If you’re critical of the Guardian’s coverage of Israel, and believe that the media group often gets the facts wrong about the conflict, the paper’s Jerusalem correspondent Oliver Holmes has a message for you: he doesn’t much care about your concerns and would rather not hear from you.
That’s our take-away from his first person account reflecting on his first year in Jerusalem (Reporting from Jerusalem: The focus is always on how the story is told, April 28).
Here are the relevant paragraphs:
I had arrived in Jerusalem a year earlier, taking on one of journalism’s most toxic beats: Israel-Palestine. Covering this place is so contentious that there is a whole book on the Guardian’s history with Israel. Unlike anywhere I’ve ever reported, the focus here is not on what happens, but how that story is told, dragging us journalists into the fight over the narrative.
This is done with online attacks and relentless complaints, and also with smiles. Lobbyists offer to “help” by setting up interviews or trips, but only those that promote their cause. These groups don’t understand how our goals are completely at odds. If they succeed, to make press coverage of Israel glowing, while playing down the country’s failings, then we neglect our goal, which is, of course, to report fairly and objectively.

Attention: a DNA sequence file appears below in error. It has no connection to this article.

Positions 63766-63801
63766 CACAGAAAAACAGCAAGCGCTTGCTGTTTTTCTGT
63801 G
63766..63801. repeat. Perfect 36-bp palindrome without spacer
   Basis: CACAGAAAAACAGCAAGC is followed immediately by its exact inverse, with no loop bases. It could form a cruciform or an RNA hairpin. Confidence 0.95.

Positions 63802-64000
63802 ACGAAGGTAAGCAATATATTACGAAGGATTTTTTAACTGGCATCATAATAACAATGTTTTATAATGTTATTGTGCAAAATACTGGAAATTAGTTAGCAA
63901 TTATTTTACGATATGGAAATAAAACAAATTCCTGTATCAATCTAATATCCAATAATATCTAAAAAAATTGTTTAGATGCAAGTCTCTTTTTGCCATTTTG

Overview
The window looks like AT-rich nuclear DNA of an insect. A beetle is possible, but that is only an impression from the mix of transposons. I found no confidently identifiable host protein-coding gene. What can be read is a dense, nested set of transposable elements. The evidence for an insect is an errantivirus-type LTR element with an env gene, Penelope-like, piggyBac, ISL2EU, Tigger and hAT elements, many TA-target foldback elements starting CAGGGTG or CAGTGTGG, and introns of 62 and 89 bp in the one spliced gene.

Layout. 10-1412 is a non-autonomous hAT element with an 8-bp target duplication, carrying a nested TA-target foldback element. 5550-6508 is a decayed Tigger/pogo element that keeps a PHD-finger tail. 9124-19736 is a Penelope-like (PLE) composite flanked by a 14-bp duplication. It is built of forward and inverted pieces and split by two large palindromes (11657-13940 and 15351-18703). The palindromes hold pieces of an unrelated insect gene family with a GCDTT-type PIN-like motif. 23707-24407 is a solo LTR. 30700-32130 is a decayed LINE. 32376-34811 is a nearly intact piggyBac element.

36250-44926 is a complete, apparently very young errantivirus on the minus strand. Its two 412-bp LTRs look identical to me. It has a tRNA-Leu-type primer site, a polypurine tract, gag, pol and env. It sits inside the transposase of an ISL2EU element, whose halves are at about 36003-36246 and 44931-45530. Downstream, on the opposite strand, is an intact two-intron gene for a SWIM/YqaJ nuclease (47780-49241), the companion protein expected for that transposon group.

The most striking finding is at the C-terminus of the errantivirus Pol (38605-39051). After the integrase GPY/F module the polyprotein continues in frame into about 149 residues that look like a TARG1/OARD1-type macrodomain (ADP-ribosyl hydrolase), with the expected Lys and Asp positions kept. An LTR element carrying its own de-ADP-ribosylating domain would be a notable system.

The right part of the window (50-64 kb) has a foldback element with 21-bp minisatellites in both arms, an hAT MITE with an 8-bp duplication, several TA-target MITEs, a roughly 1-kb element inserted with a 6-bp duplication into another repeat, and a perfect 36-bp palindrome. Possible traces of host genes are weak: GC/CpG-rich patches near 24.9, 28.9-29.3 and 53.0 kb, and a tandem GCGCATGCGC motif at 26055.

Tellingly, Holmes’ article cites only examples of Israelis attempting to influence his coverage, not Palestinians. He ignores the fact that top Palestinian official Saeb Erekat issued a document to foreign journalists telling them how to cover the region, and that Hamas threatens and intimidates journalists who don’t follow their script.
Though he may truly believe he’s reporting “fairly” on the Israeli-Palestinian issue, our analysis to date shows that Holmes has drawn from the standard Guardian playbook – which includes obsessive criticism of every Israeli sin, real and imagined, accompanied by a near total failure to treat Palestinians as moral actors whose decisions impact their political and economic outcomes. We’ve demonstrated, for instance, that Holmes has adhered to Palestinian talking points on the Great March of Return in portraying the violent rioters entirely as victims, and has amplified and promoted the narrative of BDS activists and other marginal anti-Israel voices.
Further, whilst it’s unclear what he means when he complains of “online attacks”, if he’s referring to us, it would have been more accurate to describe them as ‘tweets respectfully pointing out his factual errors and omissions’.
Moreover, he seems completely unaware that most British Jews hold the Guardian in utter contempt, anger driven by their history of fanatical hostility towards the only Jewish state – bias and outright vilification that a large majority of Jews believe fuels antisemitism in Britain.
Finally, it seems not to have occurred to Holmes that those who promote Israel’s cause, and submit “relentless complaints”, may be making reasonable arguments and could impart information about the region he wasn’t aware of, or provide perspectives he hadn’t previously considered. What he frames as shielding himself from attempts to compromise his “independence” strikes us as just a fancy way of putting his fingers in his ears while shouting “I can’t hear you!”.
- Top 5 Guardian anti-Israel smears, distortions and lies in 2018 (UK Media Watch)
- NY Times apes Der Sturmer with antisemitic cartoon (CAMERA)
- A Times columnist treads where the BBC has gone before (BBC Watch)